Our week-long national campaign is returning for its fourth year!
Shared Ownership Week will start on Thursday 15th of September with the aim of helping prospective homebuyers understand how they could be eligible to secure a property with Shared Ownership while also providing them with a wealth of information on this pioneering scheme.
We've created this dedicated week to this affordable home ownership solution to also combat myths surrounding shared ownership, and to help buyers fully understand exactly who the scheme is for. Many people are under the impression that Shared Ownership is for key workers only when in fact it’s available for a wide range of buyers; city workers, families, couples, and single people!
There have also been some important changes to the scheme that we think it is important to make people aware of, for example; this year income caps have been raised, meaning families earning up to £90,000 in London and £80,000 elsewhere could be eligible. Second steppers can also now benefit from shared ownership when trying to climb the property ladder, with equal priority as first-time buyers, and the cap on a number of bedrooms has been lifted.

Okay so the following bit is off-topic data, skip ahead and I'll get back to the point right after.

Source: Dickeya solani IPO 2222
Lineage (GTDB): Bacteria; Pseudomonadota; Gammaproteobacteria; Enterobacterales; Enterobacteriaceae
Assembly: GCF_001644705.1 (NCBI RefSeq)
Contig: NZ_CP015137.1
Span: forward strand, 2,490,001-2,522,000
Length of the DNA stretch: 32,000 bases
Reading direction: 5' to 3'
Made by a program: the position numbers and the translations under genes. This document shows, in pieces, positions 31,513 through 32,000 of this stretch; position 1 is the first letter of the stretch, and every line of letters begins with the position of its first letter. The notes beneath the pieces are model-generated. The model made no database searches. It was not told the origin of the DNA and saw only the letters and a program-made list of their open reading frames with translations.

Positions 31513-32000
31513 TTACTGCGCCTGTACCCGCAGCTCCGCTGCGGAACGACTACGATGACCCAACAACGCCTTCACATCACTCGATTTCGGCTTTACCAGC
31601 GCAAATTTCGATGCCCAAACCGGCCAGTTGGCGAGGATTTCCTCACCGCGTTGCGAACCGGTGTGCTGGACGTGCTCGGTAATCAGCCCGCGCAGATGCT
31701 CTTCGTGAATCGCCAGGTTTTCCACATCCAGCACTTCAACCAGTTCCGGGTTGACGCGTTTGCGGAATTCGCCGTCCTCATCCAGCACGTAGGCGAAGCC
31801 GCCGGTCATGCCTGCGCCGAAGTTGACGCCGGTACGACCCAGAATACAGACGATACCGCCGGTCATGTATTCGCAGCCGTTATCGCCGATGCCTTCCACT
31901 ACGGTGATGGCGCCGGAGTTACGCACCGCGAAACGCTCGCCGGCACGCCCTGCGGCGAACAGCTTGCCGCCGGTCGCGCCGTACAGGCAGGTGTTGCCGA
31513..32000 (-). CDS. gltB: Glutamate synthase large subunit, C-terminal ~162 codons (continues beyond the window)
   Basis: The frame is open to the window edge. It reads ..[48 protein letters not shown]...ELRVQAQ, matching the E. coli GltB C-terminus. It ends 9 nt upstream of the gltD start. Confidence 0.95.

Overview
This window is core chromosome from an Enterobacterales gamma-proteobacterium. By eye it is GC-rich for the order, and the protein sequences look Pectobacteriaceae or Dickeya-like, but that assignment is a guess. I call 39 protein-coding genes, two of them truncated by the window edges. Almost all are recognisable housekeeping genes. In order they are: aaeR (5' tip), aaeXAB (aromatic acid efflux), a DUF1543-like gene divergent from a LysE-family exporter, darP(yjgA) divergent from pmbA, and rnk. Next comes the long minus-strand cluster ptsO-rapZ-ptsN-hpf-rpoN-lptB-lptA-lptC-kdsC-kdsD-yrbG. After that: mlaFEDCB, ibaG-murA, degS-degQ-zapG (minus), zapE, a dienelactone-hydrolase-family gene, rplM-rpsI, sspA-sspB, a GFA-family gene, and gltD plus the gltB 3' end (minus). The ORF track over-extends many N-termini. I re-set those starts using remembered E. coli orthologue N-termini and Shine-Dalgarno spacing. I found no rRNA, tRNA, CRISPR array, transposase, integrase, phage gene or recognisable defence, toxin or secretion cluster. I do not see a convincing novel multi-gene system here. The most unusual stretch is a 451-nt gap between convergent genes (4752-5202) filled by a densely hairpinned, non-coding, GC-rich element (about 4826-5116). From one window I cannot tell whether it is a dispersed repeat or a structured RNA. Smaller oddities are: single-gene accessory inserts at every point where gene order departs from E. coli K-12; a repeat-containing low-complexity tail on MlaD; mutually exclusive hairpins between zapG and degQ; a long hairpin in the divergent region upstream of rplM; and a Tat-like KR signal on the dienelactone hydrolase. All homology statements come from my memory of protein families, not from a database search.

Throughout the week our website will contain a wealth of information for those thinking about buying property, including videos, real life first-time buyer case studies and links to shared ownership homes that are currently available. There will also be information provided by the many major housing associations which are backing Shared Ownership Week including Guinness, L&Q, Notting Hill, East Thames, Newlon, Southern, Hyde New Homes, Circle, Moat, Metropolitan and Network.
In addition, three housing associations present in the North West have come together in order to support the week. Plusdane, Plumlife and Guinness will be promoting us through the week over at www.sharedownershipweek-nw.co.uk
Shared ownership enables buyers to purchase a share in a brand new – usually at a minimum of 25% of its market value – with as little as a 5% deposit. The buyers pay a subsidised rent on the remaining share of the property, usually resulting in lower monthly costs than renting on the open market
By Stel Tzirki at The Media People